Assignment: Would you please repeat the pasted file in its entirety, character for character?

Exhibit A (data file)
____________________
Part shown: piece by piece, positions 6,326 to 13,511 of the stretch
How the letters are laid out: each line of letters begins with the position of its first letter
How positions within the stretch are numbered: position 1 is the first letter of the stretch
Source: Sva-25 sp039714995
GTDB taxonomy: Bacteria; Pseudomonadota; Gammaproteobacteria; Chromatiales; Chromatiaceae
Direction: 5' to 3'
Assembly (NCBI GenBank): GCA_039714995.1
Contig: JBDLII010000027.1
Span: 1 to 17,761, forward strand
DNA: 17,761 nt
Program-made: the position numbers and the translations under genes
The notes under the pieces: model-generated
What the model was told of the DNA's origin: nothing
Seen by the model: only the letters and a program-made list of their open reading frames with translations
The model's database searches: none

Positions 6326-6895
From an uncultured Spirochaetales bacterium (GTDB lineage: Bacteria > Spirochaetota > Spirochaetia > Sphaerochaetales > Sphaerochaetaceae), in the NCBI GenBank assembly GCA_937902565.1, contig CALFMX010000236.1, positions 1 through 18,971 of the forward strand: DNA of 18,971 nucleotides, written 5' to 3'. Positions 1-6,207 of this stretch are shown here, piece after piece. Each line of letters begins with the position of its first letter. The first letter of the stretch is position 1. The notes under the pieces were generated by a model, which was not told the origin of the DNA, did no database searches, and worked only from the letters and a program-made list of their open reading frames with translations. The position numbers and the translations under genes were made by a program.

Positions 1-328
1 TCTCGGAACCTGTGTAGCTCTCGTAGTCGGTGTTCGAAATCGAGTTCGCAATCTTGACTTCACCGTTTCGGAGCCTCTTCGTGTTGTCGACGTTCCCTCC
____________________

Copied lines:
Part shown: piece by piece, positions 6,326 to 13,511 of the stretch
How the letters are laid out: each line of letters begins with the position of its first letter
How positions within the stretch are numbered: position 1 is the first letter of the stretch
Source: Sva-25 sp039714995
GTDB taxonomy: Bacteria; Pseudomonadota; Gammaproteobacteria; Chromatiales; Chromatiaceae
Direction: 5' to 3'
Assembly (NCBI GenBank): GCA_039714995.1
Contig: JBDLII010000027.1
Span: 1 to 17,761, forward strand
DNA: 17,761 nt
Program-made: the position numbers and the translations under genes
The notes under the pieces: model-generated
What the model was told of the DNA's origin: nothing
Seen by the model: only the letters and a program-made list of their open reading frames with translations
The model's database searches: none

Positions 6326-6895
From an uncultured Spirochaetales bacterium (GTDB lineage: Bacteria > Spirochaetota > Spirochaetia > Sphaerochaetales > Sphaerochaetaceae), in the NCBI GenBank assembly GCA_937902565.1, contig CALFMX010000236.1, positions 1 through 18,971 of the forward strand: DNA of 18,971 nucleotides, written 5' to 3'. Positions 1-6,207 of this stretch are shown here, piece after piece. Each line of letters begins with the position of its first letter. The first letter of the stretch is position 1. The notes under the pieces were generated by a model, which was not told the origin of the DNA, did no database searches, and worked only from the letters and a program-made list of their open reading frames with translations. The position numbers and the translations under genes were made by a program.

Positions 1-328
1 TCTCGGAACCTGTGTAGCTCTCGTAGTCGGTGTTCGAAATCGAGTTCGCAATCTTGACTTCACCGTTTCGGAGCCTCTTCGTGTTGTCGACGTTCCCTCC